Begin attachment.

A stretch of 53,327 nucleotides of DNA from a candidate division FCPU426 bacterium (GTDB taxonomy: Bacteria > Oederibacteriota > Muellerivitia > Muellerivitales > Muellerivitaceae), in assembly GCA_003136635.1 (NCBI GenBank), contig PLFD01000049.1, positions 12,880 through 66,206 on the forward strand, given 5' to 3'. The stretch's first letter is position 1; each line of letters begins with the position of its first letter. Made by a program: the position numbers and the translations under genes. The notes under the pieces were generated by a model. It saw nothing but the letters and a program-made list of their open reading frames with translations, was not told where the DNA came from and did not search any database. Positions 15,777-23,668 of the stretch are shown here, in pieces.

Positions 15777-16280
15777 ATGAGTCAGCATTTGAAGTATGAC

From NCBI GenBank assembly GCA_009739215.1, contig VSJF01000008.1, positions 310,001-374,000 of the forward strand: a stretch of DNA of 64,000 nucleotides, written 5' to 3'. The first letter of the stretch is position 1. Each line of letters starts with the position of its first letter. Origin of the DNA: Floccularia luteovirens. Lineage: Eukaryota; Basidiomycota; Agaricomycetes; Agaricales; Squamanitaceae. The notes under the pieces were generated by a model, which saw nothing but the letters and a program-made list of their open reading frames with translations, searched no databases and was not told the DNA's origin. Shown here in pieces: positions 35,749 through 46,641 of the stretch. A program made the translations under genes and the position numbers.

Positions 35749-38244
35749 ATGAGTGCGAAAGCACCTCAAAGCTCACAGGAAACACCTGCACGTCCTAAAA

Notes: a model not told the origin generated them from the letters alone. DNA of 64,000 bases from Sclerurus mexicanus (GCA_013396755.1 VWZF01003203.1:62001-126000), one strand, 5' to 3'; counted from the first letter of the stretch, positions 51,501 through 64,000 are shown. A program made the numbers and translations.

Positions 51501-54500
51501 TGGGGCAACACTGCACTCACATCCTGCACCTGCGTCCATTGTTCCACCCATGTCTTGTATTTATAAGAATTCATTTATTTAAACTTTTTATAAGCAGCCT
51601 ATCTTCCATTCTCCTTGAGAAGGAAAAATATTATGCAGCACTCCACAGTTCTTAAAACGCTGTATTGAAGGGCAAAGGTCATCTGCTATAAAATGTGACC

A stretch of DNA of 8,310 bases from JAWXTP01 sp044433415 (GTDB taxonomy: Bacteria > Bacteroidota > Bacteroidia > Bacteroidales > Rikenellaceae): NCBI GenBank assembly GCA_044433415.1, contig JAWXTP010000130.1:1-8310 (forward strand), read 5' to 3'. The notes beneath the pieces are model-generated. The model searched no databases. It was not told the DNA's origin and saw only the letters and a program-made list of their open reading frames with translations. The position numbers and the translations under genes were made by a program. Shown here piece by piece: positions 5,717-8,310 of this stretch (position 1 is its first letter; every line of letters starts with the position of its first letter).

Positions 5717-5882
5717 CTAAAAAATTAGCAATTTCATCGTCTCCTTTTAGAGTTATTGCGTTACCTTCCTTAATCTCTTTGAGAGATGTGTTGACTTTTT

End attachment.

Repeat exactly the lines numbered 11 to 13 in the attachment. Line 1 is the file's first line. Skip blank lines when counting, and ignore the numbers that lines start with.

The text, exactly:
A stretch of DNA of 8,310 bases from JAWXTP01 sp044433415 (GTDB taxonomy: Bacteria > Bacteroidota > Bacteroidia > Bacteroidales > Rikenellaceae): NCBI GenBank assembly GCA_044433415.1, contig JAWXTP010000130.1:1-8310 (forward strand), read 5' to 3'. The notes beneath the pieces are model-generated. The model searched no databases. It was not told the DNA's origin and saw only the letters and a program-made list of their open reading frames with translations. The position numbers and the translations under genes were made by a program. Shown here piece by piece: positions 5,717-8,310 of this stretch (position 1 is its first letter; every line of letters starts with the position of its first letter).

Positions 5717-5882
5717 CTAAAAAATTAGCAATTTCATCGTCTCCTTTTAGAGTTATTGCGTTACCTTCCTTAATCTCTTTGAGAGATGTGTTGACTTTTT